Millions worldwide will be turning off all their lights for just one hour on the evening of Saturday, March 27 in an annual experiment called Earth Hour as part of the WWF's practical demonstration of the power of ordinary people to save energy, money, and limited natural resources.
Earth Hour starts at 8:30pm in each time zone, and if all goes to plan then a baton of temporary darkness will be passed around the world, starting in remote islands of the Pacific Ocean, moving over Australia and New Zealand, passing across North and South America, to Europe and Africa, the Middle East, and Asia before moving silently out to the Pacific once again.
Over 5 million signed up to the event in 2009, and for this year the organizers are aiming to crack 1 billion.
Though Earth Hour was first limited to Sydney, Australia when it started in 2007, over 800 global landmarks will be placed under cover of darkness as part of the 2010 event.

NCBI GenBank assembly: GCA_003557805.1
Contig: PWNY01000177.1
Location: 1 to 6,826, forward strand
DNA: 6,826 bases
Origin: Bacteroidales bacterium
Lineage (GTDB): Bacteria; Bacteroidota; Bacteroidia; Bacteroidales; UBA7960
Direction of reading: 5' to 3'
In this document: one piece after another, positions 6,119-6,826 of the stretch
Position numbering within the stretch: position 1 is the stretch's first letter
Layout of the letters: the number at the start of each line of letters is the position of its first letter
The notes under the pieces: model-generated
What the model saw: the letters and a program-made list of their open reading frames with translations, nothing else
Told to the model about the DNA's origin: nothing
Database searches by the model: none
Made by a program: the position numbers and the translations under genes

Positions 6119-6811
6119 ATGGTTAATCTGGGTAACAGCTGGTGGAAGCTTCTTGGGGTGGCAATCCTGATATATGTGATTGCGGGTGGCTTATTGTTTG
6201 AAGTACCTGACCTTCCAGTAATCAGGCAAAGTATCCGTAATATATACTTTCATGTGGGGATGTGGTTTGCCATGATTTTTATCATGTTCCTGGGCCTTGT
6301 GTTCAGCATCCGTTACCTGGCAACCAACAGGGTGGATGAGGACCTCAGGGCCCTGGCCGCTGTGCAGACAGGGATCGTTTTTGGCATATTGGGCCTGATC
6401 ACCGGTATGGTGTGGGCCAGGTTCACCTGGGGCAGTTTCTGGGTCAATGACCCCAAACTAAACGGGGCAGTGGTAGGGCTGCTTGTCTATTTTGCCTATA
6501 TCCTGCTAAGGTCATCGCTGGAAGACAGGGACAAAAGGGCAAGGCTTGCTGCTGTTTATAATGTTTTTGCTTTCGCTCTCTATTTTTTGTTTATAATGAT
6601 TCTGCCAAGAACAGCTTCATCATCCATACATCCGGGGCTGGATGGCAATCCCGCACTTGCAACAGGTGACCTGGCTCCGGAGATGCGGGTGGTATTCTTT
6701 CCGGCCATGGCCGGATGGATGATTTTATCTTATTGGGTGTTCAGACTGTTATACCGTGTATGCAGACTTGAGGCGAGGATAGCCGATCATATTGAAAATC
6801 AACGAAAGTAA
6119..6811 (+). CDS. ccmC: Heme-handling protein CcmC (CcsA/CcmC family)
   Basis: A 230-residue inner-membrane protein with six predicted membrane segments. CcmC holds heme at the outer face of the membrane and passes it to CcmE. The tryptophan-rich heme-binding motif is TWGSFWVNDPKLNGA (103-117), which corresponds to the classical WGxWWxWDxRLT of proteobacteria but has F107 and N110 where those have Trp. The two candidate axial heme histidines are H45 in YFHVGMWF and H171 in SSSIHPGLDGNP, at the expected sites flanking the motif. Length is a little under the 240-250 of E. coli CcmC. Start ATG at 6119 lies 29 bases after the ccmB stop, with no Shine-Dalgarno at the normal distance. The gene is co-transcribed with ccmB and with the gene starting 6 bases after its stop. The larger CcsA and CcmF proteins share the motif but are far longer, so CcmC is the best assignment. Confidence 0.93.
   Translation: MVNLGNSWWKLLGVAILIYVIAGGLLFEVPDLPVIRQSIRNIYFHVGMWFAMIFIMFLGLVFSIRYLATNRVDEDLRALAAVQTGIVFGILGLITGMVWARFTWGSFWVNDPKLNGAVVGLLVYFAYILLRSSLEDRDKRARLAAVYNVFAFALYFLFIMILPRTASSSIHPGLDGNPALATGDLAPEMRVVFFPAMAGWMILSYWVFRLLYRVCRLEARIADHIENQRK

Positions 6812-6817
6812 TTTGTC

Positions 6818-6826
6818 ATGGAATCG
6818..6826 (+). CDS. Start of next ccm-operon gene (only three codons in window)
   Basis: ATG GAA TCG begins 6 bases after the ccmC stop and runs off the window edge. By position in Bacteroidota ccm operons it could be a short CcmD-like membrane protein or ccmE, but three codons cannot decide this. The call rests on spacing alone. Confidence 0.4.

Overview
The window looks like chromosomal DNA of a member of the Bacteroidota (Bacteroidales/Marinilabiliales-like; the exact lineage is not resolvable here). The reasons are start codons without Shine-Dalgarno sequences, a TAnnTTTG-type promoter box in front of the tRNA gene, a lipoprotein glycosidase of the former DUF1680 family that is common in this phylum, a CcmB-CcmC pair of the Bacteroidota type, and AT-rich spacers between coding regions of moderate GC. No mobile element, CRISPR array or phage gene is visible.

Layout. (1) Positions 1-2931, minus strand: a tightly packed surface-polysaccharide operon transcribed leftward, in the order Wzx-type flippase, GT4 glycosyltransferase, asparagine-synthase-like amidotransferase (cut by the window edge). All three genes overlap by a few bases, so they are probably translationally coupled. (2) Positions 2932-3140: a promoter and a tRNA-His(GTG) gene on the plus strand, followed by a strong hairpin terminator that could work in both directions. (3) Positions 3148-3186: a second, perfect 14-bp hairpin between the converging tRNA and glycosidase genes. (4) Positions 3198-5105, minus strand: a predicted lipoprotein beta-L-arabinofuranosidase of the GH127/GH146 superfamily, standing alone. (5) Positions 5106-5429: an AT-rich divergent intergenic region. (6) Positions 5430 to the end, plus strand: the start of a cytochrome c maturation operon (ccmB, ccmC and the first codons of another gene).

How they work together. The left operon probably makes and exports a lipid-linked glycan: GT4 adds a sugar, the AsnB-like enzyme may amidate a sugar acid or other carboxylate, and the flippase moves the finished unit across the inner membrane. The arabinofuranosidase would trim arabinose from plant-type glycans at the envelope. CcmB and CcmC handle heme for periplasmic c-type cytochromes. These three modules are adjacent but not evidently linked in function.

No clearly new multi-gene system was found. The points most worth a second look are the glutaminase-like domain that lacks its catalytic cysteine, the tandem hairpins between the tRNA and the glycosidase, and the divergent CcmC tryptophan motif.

Rio's statue of Christ the Redeemer, the Empire State Building in New York, Big Ben and the Eiffel Tower, the Pyramids of Giza and the Sydney Opera House will all have their lighting shut down to mark the occasion.
Even Las Vegas's bright welcome sign will take a nap, and natural attractions such as the Niagara Falls and Victoria Falls will also be returned to their native state.
Among the first places to come under the voluntary blackout's auspices is the island of Tuvalu, halfway between Australia and Hawaii. Come 8:30pm local time, the entire nation will abstain from using grid-powered light bulbs - not least because the government has agreed to totally cut off the low lying nation's power for 60 minutes.
The WWF has been suggesting that people swap TV dinners for candlelit dining with friends and family, or outdoor events that take advantage of low-light conditions, and another Pacific Island will see its main thoroughfare's streetlights exchanged for wax-powered illumination during its own Earth Hour phase.Reuse content